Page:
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Media Plan

Here are some basic tools to assist individuals who might be speaking to the media about suicide more effectively. By following these basic tools, you and your staff have the opportunity to raise awareness responsibly, highlight both the problems and solutions to suicide, and help eliminate negative stigma associated with suicide. 

Determine Who Will Speak With the Media

Designate someone from your organization or office to be the spokesperson. 

  • Choose someone qualified to talk to media who you know and trust. Those with prior experience talking to the media, those who are trained in media and communications, as well as those comfortable with public speaking are best for this role.  Also, individuals who think quickly and are able to respond to high-pressure or time-sensitive situations are uniquely qualified for this role.

  • Have a back-up person in the event your designated spokesperson cannot do a media interview (due to illness, vacation, etc.). Your designees, at the very least, should be well versed in the Best Practices on this site. Whenever possible, a more extensive media training in recommended for all who might be talking to the media. 

Decide When and Where

When and where the media interview happens will depend partly on the situation, however there are steps that you can take to be better prepared for contact with the media because a call from a media outlet can happen at any time. You can:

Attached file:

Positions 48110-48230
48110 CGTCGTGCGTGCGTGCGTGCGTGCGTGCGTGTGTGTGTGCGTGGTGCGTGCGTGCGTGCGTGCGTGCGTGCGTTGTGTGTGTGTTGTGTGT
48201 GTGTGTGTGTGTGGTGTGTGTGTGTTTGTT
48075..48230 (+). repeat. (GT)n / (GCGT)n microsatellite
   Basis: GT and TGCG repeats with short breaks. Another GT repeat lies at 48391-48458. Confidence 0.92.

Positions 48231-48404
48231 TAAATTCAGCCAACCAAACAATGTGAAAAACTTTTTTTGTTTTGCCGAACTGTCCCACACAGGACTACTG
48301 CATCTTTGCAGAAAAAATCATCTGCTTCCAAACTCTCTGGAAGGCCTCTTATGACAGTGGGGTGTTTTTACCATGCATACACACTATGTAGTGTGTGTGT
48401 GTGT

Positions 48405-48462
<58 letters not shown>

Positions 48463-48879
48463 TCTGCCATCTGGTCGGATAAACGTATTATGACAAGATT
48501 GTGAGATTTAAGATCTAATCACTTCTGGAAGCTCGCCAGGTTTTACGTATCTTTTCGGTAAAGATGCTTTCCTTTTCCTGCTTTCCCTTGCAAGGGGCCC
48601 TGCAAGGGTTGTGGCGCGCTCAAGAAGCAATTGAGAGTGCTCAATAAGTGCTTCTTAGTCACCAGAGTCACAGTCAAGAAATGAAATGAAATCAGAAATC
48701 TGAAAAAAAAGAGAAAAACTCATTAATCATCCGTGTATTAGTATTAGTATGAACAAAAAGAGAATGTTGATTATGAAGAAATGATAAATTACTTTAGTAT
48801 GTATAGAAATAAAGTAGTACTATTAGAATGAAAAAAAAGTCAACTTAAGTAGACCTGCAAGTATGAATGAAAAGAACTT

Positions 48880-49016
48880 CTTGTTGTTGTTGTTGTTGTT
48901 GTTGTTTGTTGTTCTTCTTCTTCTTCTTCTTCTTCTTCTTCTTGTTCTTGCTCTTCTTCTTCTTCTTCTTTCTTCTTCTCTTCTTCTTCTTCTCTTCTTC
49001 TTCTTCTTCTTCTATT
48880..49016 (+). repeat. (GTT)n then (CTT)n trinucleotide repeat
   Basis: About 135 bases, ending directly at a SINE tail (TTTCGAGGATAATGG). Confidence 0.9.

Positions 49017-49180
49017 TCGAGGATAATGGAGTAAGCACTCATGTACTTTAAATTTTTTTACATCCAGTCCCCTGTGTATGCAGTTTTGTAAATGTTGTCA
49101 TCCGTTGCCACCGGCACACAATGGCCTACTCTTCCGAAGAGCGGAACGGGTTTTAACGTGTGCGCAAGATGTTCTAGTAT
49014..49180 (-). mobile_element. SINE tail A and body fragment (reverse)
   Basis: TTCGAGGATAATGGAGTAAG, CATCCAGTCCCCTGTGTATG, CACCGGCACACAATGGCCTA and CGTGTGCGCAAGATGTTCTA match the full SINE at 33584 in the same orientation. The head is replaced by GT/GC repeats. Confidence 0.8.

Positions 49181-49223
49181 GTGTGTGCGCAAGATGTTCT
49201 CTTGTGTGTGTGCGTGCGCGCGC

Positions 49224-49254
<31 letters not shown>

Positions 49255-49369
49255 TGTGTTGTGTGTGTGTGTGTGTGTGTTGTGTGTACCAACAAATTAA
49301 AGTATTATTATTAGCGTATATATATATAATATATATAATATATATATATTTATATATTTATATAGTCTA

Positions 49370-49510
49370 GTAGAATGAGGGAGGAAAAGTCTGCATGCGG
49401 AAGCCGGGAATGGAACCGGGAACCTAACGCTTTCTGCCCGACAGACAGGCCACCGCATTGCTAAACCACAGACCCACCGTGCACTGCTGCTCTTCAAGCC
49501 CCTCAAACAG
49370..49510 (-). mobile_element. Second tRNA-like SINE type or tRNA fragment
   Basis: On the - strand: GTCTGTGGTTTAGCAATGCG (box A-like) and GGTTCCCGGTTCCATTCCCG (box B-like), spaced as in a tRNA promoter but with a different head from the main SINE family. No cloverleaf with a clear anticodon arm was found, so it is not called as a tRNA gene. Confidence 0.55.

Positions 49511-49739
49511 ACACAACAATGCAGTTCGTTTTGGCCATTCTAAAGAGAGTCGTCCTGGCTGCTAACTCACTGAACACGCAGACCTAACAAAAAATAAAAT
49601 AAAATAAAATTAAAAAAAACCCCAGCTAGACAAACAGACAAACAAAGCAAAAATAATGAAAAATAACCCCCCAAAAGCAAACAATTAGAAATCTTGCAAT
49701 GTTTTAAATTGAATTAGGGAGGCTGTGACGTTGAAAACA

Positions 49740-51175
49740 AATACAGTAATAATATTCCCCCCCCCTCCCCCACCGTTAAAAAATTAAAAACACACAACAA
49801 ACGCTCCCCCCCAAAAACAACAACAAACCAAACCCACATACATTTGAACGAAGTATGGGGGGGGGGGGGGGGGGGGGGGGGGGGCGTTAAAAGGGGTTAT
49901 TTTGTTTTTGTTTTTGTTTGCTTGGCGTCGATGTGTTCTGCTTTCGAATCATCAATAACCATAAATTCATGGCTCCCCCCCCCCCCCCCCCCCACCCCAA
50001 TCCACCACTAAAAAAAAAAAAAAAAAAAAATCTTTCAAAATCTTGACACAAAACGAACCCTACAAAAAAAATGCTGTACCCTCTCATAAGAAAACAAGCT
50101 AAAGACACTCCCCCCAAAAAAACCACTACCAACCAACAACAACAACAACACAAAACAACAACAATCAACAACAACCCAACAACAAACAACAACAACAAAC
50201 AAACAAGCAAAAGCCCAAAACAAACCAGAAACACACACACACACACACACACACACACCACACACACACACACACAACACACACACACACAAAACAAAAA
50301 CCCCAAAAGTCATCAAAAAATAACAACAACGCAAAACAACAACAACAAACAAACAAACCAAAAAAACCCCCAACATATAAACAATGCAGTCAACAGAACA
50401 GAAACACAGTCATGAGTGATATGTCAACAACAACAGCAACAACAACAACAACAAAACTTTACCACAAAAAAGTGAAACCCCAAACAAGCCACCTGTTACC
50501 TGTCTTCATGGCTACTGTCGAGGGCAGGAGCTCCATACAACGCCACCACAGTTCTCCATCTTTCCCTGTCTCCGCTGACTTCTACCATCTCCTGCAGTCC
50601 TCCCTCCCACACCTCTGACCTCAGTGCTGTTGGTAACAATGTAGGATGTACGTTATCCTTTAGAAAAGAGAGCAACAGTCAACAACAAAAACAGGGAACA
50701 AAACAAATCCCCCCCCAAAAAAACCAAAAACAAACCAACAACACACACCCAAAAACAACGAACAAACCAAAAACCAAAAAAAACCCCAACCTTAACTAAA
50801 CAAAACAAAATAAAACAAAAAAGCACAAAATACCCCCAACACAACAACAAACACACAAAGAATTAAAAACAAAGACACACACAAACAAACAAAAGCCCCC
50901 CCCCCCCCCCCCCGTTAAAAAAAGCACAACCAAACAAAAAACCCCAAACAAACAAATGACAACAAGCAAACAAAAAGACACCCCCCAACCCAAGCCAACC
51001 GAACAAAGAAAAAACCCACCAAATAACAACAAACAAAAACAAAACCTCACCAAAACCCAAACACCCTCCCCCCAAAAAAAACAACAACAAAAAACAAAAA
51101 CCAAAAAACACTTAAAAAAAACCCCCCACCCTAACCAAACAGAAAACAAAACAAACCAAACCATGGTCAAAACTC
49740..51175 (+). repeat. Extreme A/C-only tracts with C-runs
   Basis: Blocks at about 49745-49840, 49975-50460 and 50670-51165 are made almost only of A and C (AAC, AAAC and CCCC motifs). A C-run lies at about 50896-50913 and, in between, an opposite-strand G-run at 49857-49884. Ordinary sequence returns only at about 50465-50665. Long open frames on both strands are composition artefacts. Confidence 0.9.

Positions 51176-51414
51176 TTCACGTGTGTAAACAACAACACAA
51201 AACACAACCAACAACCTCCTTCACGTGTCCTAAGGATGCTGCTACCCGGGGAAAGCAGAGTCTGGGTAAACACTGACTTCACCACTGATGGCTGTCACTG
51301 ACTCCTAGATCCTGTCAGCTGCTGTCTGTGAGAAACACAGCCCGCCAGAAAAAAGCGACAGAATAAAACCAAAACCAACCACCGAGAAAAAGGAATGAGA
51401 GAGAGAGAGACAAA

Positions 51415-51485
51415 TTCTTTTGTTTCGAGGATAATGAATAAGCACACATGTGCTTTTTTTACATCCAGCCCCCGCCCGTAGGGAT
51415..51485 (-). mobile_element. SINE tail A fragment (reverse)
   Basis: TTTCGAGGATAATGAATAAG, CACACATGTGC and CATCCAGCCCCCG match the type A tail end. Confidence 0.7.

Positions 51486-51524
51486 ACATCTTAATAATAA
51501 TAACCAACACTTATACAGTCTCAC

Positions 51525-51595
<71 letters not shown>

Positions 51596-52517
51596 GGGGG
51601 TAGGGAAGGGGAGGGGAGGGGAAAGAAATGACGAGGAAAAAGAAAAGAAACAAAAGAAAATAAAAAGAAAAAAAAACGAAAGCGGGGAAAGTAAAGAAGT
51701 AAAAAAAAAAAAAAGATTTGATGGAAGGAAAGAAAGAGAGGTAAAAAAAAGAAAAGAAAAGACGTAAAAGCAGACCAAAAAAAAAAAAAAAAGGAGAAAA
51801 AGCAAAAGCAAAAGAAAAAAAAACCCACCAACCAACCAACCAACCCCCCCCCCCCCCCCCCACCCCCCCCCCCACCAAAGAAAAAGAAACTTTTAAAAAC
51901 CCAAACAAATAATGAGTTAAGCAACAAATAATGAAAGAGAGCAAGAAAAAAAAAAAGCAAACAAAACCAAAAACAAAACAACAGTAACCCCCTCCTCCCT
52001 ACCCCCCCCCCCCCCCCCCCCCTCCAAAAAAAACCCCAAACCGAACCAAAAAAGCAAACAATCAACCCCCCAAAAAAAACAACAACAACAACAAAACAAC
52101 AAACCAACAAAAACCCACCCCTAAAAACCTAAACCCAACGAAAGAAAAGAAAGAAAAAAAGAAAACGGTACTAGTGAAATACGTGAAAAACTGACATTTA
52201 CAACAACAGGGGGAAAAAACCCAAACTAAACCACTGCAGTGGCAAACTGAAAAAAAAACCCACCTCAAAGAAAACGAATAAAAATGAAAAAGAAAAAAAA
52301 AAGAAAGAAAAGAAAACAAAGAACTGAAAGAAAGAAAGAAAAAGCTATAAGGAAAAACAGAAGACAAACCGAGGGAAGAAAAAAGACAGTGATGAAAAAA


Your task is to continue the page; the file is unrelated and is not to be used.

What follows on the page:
• Designate a quiet place in the office free of distraction to take media phone calls or conduct on-camera interviews. 

  • Be mindful of your surroundings if reporters are videotaping in your office. Put away confidential documents, anatomical aids, equipment used in an autopsy, etc.

  • Schedule media interviews at times the family or loved ones are not on site.

Strategize What Will Be Said

You should be strategic in what you share with the media. You will want to follow the rules and regulation of your jurisdiction and workplace, and be familiar with the best practices on this site. Some other important tips: 

  1. Know that you get one soundbite, not an elevator speech. Thus it is best to prepare a 5-10 second soundbite before media arrive for an interview.

  2. Develop one key message. Think carefully about the case and your message and develop a soundbite from there.

  3. Use correct and up-to-date data. If you forget a statistic it's better to leave it out than be wrong. If you share data, cite your source so the reporter can easily verify. 

  4. If you don't know the answer to a question, offer to research it and get back to the reporter or refer them to someone else who would know.

  5. Some media will want the story to have a sense of controversy to the topic. Present them your facts as you know them.  Do not feel pressured to give information that you do not want to, feel comfortable with or is necessary to help them with their report.

  6. Always try and include a message to the public that helps them understand that suicide is preventable, public health issue by highlighting both the problem of suicide and that suicide can be prevented with effective treatment. 

Have a Backup Plan

Because laws and regulations vary by state and jurisdiction, you may not always be able or available to answer the media's inquiries about a suicide death. Create a trusted partnership with another reputable source to share information or provide referrals to the media who contact you.